Vanuatu's culture has been influenced by 3,000 years of immigration, with people from Pacific countries mingling with missionaries and other people from the Asian and European continents. The result is a diverse society with traditions ranging from devout Christianity, to a fervent belief in spirits, magic and tabu (something that is sacred or holy).
No-one wants to be that ignorant tourist who stumbles from one cultural faux pas to the next. Before you jet off on your island holiday, make sure you get your head around some of Vanuatu's traditions and customs. A little cultural awareness in Vanuatu can go a long way toward helping you connect with locals and avoid awkward situations.
Here are a few of the things you need to know about local culture in Vanuatu.
Do dress conservatively
A large part of your time in Vanuatu may be spent lounging by the pool or sunbathing on the beach. However, you should make sure your skimpy beachwear is restricted to these occasions. Ni-Vanuatu people dress modestly, so excessively revealing clothing could be seen as disrespectful.
Women should wear knee-length skirts or dresses when walking about town and men should wear shirts.
Do ask before trying kava
Kava plays a significant role in Vanuatu's traditions and drinking it is a popular pastime throughout Vanuatu's islands.
There are plenty of kava bars throughout the country, locally known as nakamals. In some places, both men and women enjoy kava, but in others the drink is reserved for men only. On Tanna, for example, sipping kava is a men-only ritual and women don't even pass by the nakamals while men are imbibing.
You can certainly enjoy a taste of kava during your trip - just make sure you are doing so in a way that is respectful to the local culture of Vanuatu. It's rude to walk through a nakamal and they can be quite difficult to spot in rural villages where they're outdoors and there's no lighting. Check with locals to find out if nearby nakamals are female-friendly.
Do smile and be friendly at all times
You'll notice that ni-Vanuatu are incredibly friendly and welcoming at all times. This is because they are generally kind people, but also because showing anger is considered impolite. Locals might think you are being deliberately intimidating if you raise your voice or make direct eye contact, so try to stay calm and friendly even when you run into problems.
Don't haggle prices or leave tips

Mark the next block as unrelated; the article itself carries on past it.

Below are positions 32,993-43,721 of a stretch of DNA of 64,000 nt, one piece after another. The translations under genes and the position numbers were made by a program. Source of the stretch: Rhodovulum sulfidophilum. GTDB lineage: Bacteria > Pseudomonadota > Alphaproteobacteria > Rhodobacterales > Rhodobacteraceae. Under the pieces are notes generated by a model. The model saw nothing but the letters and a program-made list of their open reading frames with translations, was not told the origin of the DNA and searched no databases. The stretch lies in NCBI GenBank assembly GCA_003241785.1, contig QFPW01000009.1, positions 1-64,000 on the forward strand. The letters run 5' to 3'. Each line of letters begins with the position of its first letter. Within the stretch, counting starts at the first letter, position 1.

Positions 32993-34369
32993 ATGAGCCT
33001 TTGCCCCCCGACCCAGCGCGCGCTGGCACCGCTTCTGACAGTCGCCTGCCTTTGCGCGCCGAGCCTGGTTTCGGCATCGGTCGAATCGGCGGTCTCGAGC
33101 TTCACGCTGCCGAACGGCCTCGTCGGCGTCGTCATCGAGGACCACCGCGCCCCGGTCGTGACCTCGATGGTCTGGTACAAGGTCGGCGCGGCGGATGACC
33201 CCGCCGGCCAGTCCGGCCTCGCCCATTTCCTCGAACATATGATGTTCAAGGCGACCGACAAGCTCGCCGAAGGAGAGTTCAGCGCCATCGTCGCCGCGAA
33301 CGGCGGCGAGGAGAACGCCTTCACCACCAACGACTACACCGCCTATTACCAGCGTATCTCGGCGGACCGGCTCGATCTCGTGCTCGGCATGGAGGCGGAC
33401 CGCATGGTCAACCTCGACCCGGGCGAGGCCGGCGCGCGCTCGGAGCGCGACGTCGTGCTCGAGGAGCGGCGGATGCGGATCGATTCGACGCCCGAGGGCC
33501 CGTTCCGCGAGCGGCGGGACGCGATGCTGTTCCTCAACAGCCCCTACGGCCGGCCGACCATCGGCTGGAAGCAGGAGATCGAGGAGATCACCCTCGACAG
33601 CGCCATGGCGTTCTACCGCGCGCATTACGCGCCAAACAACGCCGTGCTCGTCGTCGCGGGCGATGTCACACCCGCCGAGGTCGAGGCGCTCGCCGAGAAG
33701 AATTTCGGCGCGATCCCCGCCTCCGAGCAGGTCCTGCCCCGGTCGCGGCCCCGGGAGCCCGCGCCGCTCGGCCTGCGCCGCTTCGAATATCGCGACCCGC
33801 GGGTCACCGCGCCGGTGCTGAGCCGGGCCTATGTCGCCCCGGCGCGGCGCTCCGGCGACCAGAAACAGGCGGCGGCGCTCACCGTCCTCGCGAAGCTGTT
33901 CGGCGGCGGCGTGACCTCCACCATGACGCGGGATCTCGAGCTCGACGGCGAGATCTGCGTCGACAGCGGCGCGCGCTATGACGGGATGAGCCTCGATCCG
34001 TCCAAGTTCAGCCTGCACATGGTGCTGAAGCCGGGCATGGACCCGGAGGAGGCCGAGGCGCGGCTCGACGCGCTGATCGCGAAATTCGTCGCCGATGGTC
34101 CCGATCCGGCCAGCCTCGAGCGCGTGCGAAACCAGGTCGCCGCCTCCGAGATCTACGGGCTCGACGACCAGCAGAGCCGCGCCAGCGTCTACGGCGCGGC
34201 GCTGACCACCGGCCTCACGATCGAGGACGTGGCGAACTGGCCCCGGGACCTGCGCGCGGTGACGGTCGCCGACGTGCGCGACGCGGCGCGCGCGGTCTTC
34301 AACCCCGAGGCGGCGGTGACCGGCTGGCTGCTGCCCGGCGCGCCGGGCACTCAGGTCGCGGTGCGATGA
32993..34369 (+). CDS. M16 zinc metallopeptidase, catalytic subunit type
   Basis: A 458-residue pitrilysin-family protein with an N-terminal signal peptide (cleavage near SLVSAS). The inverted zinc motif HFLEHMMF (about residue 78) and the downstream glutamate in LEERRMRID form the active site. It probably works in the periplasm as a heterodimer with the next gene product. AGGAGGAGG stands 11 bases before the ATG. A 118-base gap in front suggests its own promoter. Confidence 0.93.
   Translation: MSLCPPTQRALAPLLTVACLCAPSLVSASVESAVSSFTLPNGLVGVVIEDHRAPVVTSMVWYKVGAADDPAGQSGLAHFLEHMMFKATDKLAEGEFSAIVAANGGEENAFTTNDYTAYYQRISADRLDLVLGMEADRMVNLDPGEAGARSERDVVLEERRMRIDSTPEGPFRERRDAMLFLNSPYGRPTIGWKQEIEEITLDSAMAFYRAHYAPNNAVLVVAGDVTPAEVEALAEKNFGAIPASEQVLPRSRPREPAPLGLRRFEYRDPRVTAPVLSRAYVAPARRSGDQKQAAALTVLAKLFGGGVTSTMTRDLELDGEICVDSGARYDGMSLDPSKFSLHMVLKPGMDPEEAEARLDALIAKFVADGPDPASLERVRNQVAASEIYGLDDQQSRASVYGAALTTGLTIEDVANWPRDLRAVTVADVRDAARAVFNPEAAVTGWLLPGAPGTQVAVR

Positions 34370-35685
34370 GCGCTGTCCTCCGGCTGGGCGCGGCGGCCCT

Tipping and bargaining prices goes against local tradition and could be met with awkwardness. You can express your gratitude through smiles, thank yous and occasionally a small gift if appropriate.
As for haggling, the prices you come across in the market are set - however, they do increase when cruise ships roll into town, so to get better deals, go shopping on less crowded days.
Don't walk onto private property without asking permission
As traditional ways of life are highly valued in remote and rural areas, you should take extra care to avoid offending anyone.
When passing through villages, resist the temptation to stray off the road to explore - there are strict land ownership regulations in place, and these can be a sensitive issue. Most of the land you see, including walking trails through the bush, is owned by islanders and their families. You should request permission before following these tracks, and be careful not to pick any fruit you see as it probably belongs to someone.
Don't go overboard with displays of physical affection in public
As part of the conservative nature of Vanuatu culture, people are reserved about displaying physical affection in public. Touching between sexes isn't common, even between married couples. To be respectful, it's best to contain your romantic or amorous urges for your resort and save yourself from the risk of shocking the locals.
This doesn't mean ni-Vanuatu aren't tactile though; on the contrary, personal space isn't a big deal for most locals. For women, don't be surprised if a local woman puts her hand on your arm, or for men don't be worried if a man throws an arm around your shoulders while speaking.
The main thing you should remember to do is to book your vacation through Hoot Holidays. We will make sure you have everything you need for your trip, including all the essential cultural knowledge!
- Posted in Vanuatu